It was during these years on Kenyon Street when Genevieve bought my dad his first trumpet, an ornate Conn, from a fellow in the Navy band. Enthusiasm quickly turned to the cold, hard reality of playing the thing. Dick was surprised when he picked it up, put it to his lips, and couldn’t play like Harry James. He started to practice.
I never knew my dad to be a trumpet player, though that original Conn has remained in my family all these years. When I was growing up, it was the drums. Just as he’d done as a boy on that stairway landing, Dad set up a beet red and sparkly drum set—a Christmas gift from my mother—in the basement rec room of our Rockville, Maryland cul-de-sac ranch and played along to his jazz records for hours. I’d join him and sit in the hanging wicker chair next to my mom’s heavy old writing desk and swing as he played, listening to the beat, the melodies, watch his body keeping time, the swagger in shoulders and neck and head of a person who is inside the music. “The difference,” he tells me today, “is that I was really playing those drums!”
He lived for music and it was everywhere. As a paperboy for the The Evening Star, he had one customer in the Cavalier Apartments, a woman, who played her records nonstop. She’d open the door, and hearing the fascinating Two O’clock Jump, Dad would stick around in the foyer long after she closed it just to listen longer.
At some point, Dick began taking trumpet lessons with a pit musician at the Capitol Theater. Every Saturday, he and his friend Herbert Berger went backstage to take lessons. When he was 16, he auditioned for the Redskins Marching Band and spent three years travelling all over for games.
Here’s the story I love imagining best: Dad, a lanky, dark-haired, quiet high schooler with a wide, bright smile, traipsing around the city at night in his trench coat, playing pickup gigs, in quartets, pop and standards. The nights he’d be out so late, he’d head to a girl’s apartment, a friend, to sleep on her family’s couch. He’d wake early, take the bus back to Kenyon Street in time to wash up and change before heading back to school.
He wasn’t the best of students, but his teachers loved him, the self-professed class clown. “Without my great relationships with them, I may not have graduated,” he believes now. It wasn’t for lack of trying or smarts; my dad suffered Dyslexia, a disorder in those days teachers and administrators knew little about. In college at George Washington, he found little purpose, was bored. The Dyslexia made it all the harder.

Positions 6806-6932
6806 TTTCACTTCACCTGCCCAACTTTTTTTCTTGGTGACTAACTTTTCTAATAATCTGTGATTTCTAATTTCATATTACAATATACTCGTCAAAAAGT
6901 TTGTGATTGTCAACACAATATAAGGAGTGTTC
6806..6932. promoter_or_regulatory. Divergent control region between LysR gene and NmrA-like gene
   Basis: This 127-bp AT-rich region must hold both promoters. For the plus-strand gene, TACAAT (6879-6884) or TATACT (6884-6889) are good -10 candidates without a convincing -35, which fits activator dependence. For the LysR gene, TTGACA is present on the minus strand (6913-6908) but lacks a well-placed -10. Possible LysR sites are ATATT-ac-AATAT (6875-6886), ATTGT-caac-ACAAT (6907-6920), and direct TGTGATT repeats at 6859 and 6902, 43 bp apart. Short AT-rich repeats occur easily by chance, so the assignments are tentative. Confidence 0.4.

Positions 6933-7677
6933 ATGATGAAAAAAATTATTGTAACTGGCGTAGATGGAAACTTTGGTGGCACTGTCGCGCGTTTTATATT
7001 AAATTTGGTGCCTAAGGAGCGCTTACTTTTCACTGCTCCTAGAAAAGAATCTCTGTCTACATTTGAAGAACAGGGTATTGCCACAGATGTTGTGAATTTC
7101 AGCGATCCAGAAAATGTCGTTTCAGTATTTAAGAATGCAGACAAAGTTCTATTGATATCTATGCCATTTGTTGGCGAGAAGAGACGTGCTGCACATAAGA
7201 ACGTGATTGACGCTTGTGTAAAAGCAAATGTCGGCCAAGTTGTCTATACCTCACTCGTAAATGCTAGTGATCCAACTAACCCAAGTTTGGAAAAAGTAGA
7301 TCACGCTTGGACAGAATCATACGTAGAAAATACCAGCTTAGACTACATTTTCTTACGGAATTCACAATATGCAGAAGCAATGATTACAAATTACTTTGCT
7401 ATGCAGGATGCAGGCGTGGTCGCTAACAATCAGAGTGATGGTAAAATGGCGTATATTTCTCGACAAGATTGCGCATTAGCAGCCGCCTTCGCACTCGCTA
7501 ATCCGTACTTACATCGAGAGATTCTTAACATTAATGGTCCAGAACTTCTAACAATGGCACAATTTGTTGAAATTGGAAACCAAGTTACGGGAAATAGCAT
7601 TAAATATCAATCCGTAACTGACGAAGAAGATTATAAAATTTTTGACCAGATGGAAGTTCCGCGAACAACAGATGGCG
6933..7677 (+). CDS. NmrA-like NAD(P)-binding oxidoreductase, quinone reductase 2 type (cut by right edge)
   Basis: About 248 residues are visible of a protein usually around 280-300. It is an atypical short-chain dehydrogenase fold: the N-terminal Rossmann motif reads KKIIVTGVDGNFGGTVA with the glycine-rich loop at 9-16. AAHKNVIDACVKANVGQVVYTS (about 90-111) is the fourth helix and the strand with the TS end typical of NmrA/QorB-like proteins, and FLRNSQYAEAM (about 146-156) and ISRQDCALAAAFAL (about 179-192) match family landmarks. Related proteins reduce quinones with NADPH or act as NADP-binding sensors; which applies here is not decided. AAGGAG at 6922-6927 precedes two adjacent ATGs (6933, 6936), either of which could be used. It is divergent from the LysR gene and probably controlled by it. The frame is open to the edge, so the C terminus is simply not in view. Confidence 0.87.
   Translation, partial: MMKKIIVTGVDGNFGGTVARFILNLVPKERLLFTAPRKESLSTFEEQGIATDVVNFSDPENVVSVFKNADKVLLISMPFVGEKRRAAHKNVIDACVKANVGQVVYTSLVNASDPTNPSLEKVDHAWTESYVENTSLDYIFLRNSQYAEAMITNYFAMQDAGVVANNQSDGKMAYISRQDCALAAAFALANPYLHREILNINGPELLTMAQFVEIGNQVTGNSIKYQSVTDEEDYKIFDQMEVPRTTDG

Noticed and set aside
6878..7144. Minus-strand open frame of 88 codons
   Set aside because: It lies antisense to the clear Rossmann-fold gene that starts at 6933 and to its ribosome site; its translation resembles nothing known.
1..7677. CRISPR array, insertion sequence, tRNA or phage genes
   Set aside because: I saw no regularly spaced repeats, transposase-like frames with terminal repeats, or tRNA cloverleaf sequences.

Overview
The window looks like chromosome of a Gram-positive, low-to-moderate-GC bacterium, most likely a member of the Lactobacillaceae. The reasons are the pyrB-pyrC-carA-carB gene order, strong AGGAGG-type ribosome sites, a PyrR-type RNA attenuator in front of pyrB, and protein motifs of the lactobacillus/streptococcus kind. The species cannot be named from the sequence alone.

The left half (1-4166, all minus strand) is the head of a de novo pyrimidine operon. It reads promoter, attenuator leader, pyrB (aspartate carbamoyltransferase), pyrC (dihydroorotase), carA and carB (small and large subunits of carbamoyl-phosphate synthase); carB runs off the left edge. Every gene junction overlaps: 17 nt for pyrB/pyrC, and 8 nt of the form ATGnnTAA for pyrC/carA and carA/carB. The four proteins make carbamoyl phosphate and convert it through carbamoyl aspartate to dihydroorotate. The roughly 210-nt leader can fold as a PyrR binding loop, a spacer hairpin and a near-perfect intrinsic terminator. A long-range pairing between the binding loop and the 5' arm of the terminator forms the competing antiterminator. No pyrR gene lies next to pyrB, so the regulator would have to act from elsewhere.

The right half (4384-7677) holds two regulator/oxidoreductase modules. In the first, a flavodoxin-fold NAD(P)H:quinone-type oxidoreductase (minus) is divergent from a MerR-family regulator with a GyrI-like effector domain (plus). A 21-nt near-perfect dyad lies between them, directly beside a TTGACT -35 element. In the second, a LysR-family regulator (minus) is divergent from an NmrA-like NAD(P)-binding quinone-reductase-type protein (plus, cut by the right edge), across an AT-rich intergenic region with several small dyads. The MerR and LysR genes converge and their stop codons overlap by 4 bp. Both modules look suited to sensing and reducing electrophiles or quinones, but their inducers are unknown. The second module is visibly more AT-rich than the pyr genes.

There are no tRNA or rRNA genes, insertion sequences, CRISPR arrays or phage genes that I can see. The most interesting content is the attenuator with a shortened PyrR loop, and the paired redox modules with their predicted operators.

But his ear was good. His love of the music, bottomless. He could play along to anything. Listen and figure it out. He played this way until the auditions began to outdo him; he couldn’t read the music. That old demon Dyslexia. Dad stopped playing when he went into the service.
In D.C. after the Korean war, playing wasn’t on his mind anymore: he was working multiple jobs and listening to music. He saved for a car.
“Nat the Cat Battin’at Ya” (Battonatcha) was a local disc jockey, a sportscaster, and a regular customer at the gas station where Dad worked. He’d pull up in his big red car, the black call letters of a radio station on both sides, and Dad noticed. At this time, Nat the Cat (Nat Albright) was recreating the Brooklyn Dodgers baseball games in the studio at WOOK and putting these recordings on the air. He had the crowd noises, the calls, the hit . . . “You’d swear you were listening to the original,” Dad says. “And he was doing it all with crude tools.”
Dad told Nat how he was interested in broadcasting, and soon Albright was handing my dad UPI wire to read aloud as he pumped the gas. One day Nat said, “You’re ready” and made the appointment for Dad to interview at WINX, a fledgling station in Montgomery County, Maryland.
Owner Richard Eaton sat behind the big desk looking at my young, handsome, gregarious father, who’d just walked in and said, “I want to be a radio personality.”
“I like the way you just said that,” Eaton told my father. “I just bought a radio station for my son. You can start Monday.”